Sometimes it's all about drama

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I have a daughter. Boy, do I have a daughter! I had three boys first and then a daughter.  She is not easy. There is drama in everything. I mean everything.  She is strong-willed, stubborn and demanding.  I call her the Demon Princess.  Don’t get me wrong. I love my daughter.  I really do, but there are days I am ready to sell her on EBay.   

 Today she came home sobbing!  Nothing new. Sobbing for her is no big surprise for me.  But this was that heaving breath-sucking sobbing.  She was destroyed and her world was coming to an end.  As I held her on my lap she managed to tell me her story between heaves and sobs.  What I got was that one girl said she couldn’t play with her and the other girl said she didn’t want to play her ever again and only wanted to play with the first girl.  And of course, my girl did nothing wrong to instigate this whole thing.  Right.

 As I listen to all this tale of woe and drama I am brought back to my own childhood.  I remember many times when my friendships ended and fell to pieces, but within days, hours or even minutes all was well again in my world.  I also remember that my Mom did nothing to help smooth things over between my friends and me.  If she did anything at all it was to point out my own failings as a friend.  At the time and throughout my childhood I hated that. I hated that she wouldn’t take my side.  So, as I sat there with my daughter and felt her pain I thought about what to do.

 Do I go and talk to the little girls?  Do I go talk to the moms?  Do I keep my girl in the house and not let her risk getting hurt again? Do I let her figure this whole thing out on her own?  Do I point out her failings as a friend?   Do I take action or do I do nothing?

 Well, I did the combo pack.  I talked to her about her own behavior.  I am not blind to the fact that she can be bossy and over-bearing and possibly make her friends sick and tired of her.  I discussed this with her.  I listened to her side of the story, which was hard to understand between blubbering, whining, and all the twists and turns a little-girl tale can take.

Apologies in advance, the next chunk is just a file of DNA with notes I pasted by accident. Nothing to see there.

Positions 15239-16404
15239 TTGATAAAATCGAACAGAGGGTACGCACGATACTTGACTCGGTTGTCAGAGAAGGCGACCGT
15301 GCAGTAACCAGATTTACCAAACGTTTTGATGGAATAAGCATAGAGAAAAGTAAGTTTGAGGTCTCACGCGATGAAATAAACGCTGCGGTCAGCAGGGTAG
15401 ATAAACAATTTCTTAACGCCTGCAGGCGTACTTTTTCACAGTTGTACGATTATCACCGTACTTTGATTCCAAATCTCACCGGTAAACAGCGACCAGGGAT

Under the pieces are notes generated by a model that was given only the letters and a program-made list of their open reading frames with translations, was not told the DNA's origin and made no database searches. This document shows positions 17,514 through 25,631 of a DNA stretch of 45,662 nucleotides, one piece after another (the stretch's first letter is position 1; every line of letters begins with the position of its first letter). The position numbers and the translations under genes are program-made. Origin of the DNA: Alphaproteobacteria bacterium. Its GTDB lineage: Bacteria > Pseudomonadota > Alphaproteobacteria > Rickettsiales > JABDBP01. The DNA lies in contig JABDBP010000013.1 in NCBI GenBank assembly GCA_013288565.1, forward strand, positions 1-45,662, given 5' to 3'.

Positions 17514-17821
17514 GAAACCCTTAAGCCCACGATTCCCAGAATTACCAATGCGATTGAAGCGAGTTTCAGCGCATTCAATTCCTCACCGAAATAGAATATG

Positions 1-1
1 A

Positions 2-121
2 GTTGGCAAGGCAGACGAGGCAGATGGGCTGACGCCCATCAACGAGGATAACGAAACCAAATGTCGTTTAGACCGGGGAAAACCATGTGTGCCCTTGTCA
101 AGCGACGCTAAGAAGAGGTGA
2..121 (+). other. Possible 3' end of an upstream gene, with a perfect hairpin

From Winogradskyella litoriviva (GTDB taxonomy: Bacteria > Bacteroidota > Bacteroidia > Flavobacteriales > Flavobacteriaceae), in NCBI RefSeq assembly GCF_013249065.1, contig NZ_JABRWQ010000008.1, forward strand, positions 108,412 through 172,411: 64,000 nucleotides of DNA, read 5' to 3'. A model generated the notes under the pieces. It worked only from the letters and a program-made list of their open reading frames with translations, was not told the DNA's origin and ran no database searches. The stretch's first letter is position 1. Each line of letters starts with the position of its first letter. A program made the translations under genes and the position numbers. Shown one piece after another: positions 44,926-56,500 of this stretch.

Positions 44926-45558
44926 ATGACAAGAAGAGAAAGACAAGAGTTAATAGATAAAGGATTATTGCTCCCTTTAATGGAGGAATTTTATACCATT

Then I went and talked to one of the moms that seemed to have the most info.  I got the story straight thanks to the mom. And we decided that girl-drama has to work itself out.   

 It’s true.  I want to step in and fix things. I want my daughter to have playmates and friends.  I want her to get along with others.  But I have a feeling she will get there faster if I take a deep breath, give her a hug, listen to her tale, and let her ride it out. 

Today the girls are not friends. But they could be best friends again by tomorrow, who knows, maybe even by this evening.   I suppose letting my daughter suffer and think that her friend doesn’t want to be her friend and then letting her try to work out why and how she is going to fix this is better than me fixing it for her.

 As I hugged her close to me while she was in deep emotional pain I thought to myself that she will grow up strong.  She is already strong, but these little experience will make her stronger. Maybe when she hits those over-the-top-middle-school-drama years she will have what she needs to cope.  

Because in that moment her world was ending, but about a half hour later her world was back to normal and all I did was listen to her and love her and point out her failings.  

Yeah.  I did that.  I pointed out her failings.  But she went outside and she played and she knew if she screwed up and got all bossy and mean that her world might come crashing down again.  So this time maybe she will take a deep breath and accept that she can’t always have her way. 


Chris Bernstein

 Los Alamos Columnist